What is heat therapy?

Heat Therapy
Jump to

Cold and heat therapies: Overview

Cold and heat therapies are treatments that use cold or heat to help with pain, soreness, muscle spasms, swelling, and inflammation. There are different ways you can do cold and heat therapies. For example, you might use an ice pack for cold therapy or an electric heating pad for heat therapy.

Most people like to use cold therapy for the first few days after a procedure or surgery. And they often use it right away after an injury, such as a sprain or strain. They also tend to use cold for swelling or inflammation. Some people prefer to use heat for muscle spasms.

Either cold or heat therapy may help with arthritis pain, cancer pain, low back pain, or soreness after exercise. Try both and see what works best for you. You might also try switching between cold and heat.

If you had a procedure or surgery, talk to your doctor about which therapy they recommend.

Be careful when using cold and heat therapies

Avoid using cold and heat therapies:

  • On broken skin.
  • While you are sleeping.
  • On your belly if you are pregnant.
  • On an area where you have poor blood flow or numbness.
  • Directly on your skin. Place a thin cloth between your skin and the cold or heat pack.

One way to safely use cold and heat therapies is to use them 10 to 20 minutes at a time, several times a day.

Why is heat therapy done?

Experts disagree about the use of heat after an injury. Some experts:

  • Do not recommend using heat because it may increase swelling, especially in the first few hours right after the injury. If you decide to use heat and you notice that the swelling increases, stop using heat and return to cold treatments.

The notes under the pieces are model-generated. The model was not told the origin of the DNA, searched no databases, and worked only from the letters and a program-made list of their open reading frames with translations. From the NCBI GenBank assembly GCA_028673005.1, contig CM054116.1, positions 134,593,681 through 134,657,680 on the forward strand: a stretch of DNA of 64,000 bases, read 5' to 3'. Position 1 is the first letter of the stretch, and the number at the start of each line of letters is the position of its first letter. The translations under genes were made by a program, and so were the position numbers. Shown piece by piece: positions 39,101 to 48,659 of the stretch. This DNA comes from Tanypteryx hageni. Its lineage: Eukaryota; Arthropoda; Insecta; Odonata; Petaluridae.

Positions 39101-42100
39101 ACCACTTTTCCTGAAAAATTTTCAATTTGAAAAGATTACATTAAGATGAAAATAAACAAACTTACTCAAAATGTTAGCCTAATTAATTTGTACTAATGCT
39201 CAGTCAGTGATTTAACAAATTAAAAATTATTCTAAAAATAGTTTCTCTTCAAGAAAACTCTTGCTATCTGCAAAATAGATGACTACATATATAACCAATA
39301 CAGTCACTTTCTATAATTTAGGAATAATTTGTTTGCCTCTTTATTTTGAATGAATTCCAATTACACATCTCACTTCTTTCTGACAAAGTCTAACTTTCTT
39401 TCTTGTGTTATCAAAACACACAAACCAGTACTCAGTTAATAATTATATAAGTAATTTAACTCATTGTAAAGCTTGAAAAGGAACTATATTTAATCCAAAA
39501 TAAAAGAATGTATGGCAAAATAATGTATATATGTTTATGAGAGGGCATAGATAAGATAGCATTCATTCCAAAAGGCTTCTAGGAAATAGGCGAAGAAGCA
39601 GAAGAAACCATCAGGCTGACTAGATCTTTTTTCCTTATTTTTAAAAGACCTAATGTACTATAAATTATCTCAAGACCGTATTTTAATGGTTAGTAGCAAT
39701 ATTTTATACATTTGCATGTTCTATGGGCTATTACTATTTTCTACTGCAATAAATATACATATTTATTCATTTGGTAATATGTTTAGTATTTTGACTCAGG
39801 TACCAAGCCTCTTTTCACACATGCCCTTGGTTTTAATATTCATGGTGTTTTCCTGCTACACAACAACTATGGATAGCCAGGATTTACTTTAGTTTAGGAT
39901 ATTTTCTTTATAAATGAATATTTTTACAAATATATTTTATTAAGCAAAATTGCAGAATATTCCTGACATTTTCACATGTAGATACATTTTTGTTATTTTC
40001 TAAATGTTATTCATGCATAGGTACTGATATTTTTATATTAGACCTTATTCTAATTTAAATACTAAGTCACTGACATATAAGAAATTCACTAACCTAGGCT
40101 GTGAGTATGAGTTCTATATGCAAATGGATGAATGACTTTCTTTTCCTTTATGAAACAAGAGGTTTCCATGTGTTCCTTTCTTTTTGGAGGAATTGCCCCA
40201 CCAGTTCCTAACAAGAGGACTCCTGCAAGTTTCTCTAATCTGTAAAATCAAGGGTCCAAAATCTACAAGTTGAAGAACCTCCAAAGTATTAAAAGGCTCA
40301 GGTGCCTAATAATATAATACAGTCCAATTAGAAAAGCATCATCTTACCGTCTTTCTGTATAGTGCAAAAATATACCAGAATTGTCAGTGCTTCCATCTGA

• Think heat speeds healing. Heat applied after an injury may help restore and maintain flexibility.
    • You can use a hot water bottle, a heating pad set on low, or a damp, heated towel.
    • Do not apply heat to an injury sooner than 48 hours after the injury.
    • To avoid burning your skin, do not use anything that feels too warm.
  • Think it is best to alternate between heat and cold treatments.

If you have diabetes or have areas of chronic numbness, do not use heat unless your doctor has told you to do so. Lack of feeling in the area could cause a burn.

Using heat for pain relief

Using heat may help relieve pain or muscle spasm.

  • Apply heat to the injured or sore area.
    • Apply heat for 15 to 20 minutes at a time. Moist heat (hot packs, baths, or showers) works better than dry heat.
    • Try an all-day heat wrap, which is available in drugstores.
  • Always keep a cloth between your skin and the heat source.

    Be careful to not burn your skin. Do not apply heat directly to the skin.

©2011-2024 Healthwise, Incorporated

The content above contains general health information provided by Healthwise, Incorporated, and reviewed by its medical experts. This content should not replace the advice of your healthcare provider. Not all treatments or services described are offered as services by us. For recommended treatments, please consult your healthcare provider.